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    To combat Ebola, British music stars gathered on Saturday in London to record a new version of the Band Aid charity song hoping to raise millions.

    MOSCOW, November 15 (Sputnik) — To raise money to combat Ebola, British music stars gathered on Saturday to record a new version of the Band Aid charity song. British pop and rock music icons such as Bono from U2, One Direction and Rita Ora arrived at a recording studio in west London, reports Reuters.

    The single, "Do They Know It's Christmas?” was first recorded 30 years ago after musician and philanthropist Bob Geldof inspired a host of stars to gather under the Band Aid name to help those affected by famine in Ethiopia.

    The original song from 1984, raised 8 million pounds ($11 million), featuring some of the era's biggest acts including U2's Bono, George Michael and David Bowie. It has been re-recorded twice in 1989 and 2004, reports Reuters.

    This time, British music artists including Ed Sheeran, Ellie Goulding and Bono are singing on the rewritten version of Do They Know It's Christmas. For other songs  Bono will be joined by Robert Plant, front man of rock band Led Zeppelin, Coldplay lead singer Chris Martin and Sam Smith, as stated by the Telegraph.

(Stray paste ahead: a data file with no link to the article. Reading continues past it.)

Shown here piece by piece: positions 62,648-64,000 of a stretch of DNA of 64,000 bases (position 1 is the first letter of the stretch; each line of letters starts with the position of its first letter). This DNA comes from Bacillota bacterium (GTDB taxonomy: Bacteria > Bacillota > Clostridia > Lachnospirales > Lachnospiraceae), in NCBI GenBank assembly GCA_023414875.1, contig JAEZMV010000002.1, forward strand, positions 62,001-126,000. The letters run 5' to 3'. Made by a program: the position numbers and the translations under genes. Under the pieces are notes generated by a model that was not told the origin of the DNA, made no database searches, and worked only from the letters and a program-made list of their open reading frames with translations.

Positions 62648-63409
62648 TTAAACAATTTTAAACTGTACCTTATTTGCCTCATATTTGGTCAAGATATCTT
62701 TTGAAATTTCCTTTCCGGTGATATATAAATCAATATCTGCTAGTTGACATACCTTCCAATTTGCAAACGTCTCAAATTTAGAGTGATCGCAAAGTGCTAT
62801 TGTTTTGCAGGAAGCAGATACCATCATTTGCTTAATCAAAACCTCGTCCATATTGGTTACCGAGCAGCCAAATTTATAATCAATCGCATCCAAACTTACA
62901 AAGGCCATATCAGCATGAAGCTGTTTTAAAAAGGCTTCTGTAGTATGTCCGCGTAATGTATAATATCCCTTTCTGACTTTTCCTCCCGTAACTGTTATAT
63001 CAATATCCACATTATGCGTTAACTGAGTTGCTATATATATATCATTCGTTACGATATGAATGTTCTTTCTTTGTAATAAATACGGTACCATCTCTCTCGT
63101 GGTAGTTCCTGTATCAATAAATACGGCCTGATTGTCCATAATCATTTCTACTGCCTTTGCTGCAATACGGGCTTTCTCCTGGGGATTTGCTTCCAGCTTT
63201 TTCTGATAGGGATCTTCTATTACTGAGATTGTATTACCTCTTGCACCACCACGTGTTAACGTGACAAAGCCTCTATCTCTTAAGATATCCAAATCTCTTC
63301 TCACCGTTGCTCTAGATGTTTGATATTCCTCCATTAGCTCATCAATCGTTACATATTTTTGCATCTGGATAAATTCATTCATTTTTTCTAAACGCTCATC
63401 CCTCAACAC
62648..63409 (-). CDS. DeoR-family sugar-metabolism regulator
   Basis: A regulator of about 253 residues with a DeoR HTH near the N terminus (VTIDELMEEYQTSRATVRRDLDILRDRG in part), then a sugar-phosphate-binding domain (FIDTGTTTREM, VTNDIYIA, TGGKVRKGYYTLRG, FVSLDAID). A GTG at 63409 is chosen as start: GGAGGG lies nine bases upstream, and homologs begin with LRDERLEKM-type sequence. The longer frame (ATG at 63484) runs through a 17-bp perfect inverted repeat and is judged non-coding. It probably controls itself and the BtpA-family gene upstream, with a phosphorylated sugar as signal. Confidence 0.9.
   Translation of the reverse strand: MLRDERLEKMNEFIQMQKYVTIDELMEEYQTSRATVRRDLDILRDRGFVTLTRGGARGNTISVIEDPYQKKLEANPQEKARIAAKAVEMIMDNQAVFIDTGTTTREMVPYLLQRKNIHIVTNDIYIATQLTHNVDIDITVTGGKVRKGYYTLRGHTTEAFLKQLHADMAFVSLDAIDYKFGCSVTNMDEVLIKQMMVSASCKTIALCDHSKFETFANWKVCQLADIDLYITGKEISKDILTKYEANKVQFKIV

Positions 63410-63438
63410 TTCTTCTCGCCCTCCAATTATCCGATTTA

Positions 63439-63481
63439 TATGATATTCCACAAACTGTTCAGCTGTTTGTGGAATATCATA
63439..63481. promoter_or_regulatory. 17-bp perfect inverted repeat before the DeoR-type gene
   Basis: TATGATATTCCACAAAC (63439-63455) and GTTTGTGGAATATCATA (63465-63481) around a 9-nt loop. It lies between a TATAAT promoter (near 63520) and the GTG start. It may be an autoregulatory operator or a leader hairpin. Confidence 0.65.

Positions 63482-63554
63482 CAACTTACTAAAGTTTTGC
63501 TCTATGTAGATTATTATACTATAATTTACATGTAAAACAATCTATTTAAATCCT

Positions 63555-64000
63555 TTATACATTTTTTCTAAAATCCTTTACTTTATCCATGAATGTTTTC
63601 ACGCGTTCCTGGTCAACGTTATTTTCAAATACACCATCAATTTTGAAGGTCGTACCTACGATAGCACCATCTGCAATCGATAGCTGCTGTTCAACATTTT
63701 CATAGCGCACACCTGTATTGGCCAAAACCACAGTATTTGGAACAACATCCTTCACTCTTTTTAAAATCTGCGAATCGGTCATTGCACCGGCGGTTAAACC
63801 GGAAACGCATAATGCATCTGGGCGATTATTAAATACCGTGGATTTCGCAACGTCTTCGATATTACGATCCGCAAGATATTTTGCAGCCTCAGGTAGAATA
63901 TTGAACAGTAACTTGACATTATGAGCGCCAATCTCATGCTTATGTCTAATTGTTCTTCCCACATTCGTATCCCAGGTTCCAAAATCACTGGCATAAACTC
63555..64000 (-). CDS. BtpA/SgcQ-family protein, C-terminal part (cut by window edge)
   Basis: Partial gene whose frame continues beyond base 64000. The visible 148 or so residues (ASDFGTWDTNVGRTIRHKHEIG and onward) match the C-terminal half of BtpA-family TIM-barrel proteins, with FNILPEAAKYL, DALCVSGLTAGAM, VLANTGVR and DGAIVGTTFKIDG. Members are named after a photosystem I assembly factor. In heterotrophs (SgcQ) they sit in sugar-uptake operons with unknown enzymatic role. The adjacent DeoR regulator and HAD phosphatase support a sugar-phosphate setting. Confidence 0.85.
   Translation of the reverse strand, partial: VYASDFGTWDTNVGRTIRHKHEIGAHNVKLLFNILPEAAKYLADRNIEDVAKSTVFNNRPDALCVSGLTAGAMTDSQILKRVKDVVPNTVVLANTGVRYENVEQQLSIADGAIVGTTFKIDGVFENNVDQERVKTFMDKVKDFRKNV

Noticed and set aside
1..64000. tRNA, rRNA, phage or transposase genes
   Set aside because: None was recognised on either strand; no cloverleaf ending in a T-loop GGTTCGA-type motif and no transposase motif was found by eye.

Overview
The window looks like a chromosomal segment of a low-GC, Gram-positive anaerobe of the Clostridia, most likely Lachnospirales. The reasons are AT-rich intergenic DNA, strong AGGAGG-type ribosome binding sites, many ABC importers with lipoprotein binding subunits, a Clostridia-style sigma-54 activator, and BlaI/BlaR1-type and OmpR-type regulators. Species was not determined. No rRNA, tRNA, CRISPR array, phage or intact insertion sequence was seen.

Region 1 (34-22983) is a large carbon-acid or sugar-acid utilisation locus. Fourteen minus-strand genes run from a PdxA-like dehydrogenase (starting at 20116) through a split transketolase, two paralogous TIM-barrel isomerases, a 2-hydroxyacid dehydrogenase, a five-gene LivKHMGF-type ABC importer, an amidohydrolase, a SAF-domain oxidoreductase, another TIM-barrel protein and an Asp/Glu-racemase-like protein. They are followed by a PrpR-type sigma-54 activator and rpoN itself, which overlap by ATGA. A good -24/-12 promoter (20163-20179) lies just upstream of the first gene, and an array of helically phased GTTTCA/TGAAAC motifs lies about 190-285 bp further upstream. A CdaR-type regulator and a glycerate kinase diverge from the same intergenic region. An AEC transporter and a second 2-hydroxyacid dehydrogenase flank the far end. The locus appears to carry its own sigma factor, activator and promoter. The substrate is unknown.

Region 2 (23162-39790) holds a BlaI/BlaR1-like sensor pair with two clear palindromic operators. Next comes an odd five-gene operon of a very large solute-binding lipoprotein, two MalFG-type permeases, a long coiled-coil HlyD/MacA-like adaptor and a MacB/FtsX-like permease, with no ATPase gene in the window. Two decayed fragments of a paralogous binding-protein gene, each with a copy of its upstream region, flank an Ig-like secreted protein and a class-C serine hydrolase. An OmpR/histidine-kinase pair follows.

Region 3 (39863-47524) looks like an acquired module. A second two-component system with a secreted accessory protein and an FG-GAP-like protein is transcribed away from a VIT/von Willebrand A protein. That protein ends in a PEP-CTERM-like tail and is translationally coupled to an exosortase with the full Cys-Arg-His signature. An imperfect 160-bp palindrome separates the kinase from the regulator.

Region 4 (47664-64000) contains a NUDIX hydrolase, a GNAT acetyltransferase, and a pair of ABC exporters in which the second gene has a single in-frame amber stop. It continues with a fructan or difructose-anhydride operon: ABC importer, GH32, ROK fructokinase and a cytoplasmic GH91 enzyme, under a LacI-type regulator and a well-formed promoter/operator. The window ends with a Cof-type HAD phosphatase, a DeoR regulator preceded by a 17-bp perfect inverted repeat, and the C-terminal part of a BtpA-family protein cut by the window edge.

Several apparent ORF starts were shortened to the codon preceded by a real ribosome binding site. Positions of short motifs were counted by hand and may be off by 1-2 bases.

The new recording marks the 30th anniversary of the song and is expected to raise millions to ease Africa's Ebola crisis. "The record, it's a song, it's a track but it's an event, and the next stage now is to turn it into a phenomenon like it was in the 80s," Geldof told BBC.

    Geldof further said that earlier this week he decided to remake the single after the United Nations contacted him asking to raise funds, saying that help was immediately needed in order to prevent the disease from spreading beyond West Africa, reports Reuters.

    Ebola has killed more than 5,000 people since it broke out in West Africa earlier this year according to the World Health Organization, mostly in Sierra Leone, Liberia and Guinea.

    Bob Geldof said he had spoken to the British finance Minister George Osborne who had agreed to forego the usual tax owed to the government from sales of the record. It means 100 percent of the money raised by the song will go to charity, stated the Telegraph.

    He added: "Amazing — that the Government has just said 'fine, keep the tax'".

    In response to that statement, the Minister posted on his Twitter saying "It's fantastic that Geldof  got so many musicians together again to help fight Ebola — and I wanted to make sure every penny raised goes to combat this terrible disease."

    "Whether it's the British public or their Government, we are united in helping lead the world efforts against Ebola."

    Geldof has expressed his fears that the song will not raise as much money in an age of free downloads, and insisted supporters to donate their money.

    "It really doesn't matter if you don't like this song, it really doesn't matter if you hate all the artists. What you have to do is buy this thing," reports the Telegraph.

    Topic:
    Ebola Outbreak in West Africa (248)

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    charity, music, culture, Ebola virus disease (EVD), Britain
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